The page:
Handmade Dice Information

All of these dice are handmade dice, and that comes with some significant differences from your typical injection-molded dice that you'd get from, say, Chessex.

Handmade Dice

I strive for the best quality available for the dice I make, however there are some things that are impossible or impractical to avoid:

  • Imperfect Polishing. To prevent Repetitive Strain Injury from hand-polishing, almost the entirety of my polishing process is done via a vibratory tumbler. In this tumbler, small cubes of wood are coated with a polishing compound, the dice are added, and the whole thing is vibrated until the dice are polished. Generally, this is about 24-48 hours, although each set is inspected to make sure it's fully polished before it's removed from the tumbler and cleaned. This gets to a very nice, but not perfect, level of polish, and there may be minor blemishes or scratches on the surface of the dice from this process. This process does not significantly round the edges, although the corners are not quite as painfully sharp.
  • Color Differences and Layer Effects. On some dice - particularly some of the 50mm D20s - the resin must be poured in layers. Each of these layers is resin that is mixed at a separate time, which may lead to slight differences of color when attempting to make the same color. It may also lead to slight distortion, visible on close inspection, where the layers meet each other.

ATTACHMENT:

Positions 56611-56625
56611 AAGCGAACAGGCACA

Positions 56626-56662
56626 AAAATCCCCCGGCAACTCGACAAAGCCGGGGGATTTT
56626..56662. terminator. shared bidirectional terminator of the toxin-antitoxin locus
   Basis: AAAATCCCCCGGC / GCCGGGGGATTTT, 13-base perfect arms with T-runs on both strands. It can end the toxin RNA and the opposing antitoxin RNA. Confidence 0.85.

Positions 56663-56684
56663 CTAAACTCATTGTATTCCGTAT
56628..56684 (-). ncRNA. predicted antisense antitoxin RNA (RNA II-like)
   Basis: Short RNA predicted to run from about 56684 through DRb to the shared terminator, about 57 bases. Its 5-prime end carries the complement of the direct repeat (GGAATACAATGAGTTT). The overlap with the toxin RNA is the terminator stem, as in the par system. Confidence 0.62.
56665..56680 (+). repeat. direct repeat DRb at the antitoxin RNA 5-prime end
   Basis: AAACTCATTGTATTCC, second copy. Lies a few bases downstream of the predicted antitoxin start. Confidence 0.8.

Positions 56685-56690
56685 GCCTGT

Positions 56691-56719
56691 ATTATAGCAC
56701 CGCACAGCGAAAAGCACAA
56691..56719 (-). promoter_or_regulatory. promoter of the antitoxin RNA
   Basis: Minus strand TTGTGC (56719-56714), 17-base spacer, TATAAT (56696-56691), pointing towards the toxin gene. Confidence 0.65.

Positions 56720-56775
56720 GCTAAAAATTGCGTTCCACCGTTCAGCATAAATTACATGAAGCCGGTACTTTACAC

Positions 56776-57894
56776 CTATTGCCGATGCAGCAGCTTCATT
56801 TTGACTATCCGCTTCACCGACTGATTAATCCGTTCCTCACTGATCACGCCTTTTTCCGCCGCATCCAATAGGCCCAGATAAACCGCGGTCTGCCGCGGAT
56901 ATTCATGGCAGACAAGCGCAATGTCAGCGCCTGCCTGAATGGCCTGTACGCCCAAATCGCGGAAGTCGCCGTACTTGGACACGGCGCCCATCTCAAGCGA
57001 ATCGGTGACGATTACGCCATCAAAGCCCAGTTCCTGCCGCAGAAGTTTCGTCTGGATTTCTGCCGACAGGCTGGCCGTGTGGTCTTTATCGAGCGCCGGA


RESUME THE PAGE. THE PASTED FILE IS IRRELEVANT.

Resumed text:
• Small Interior Bubbles. While a pressure pot is used and does an extremely good job in reducing bubbles, it's not 100% perfect. Occasionally, dice will have one or more small bubbles, wholly contained within the die. Dice with surface bubbles don't polish or ink well, and will not be sold. Interior bubbles are more common with larger dice, but may appear in smaller sizes as well.
  • Imperfect Edges or Corners. My molds are two-part molds that have a sprue. This requires removal of that sprue and of the flashing that appears around where the two parts of the mold come together. These may leave small marks on the dice that are impossible to remove without destroying the numbering on the dice or their shape. Similarly, some corners might not be perfectly exact due to this cleanup process.

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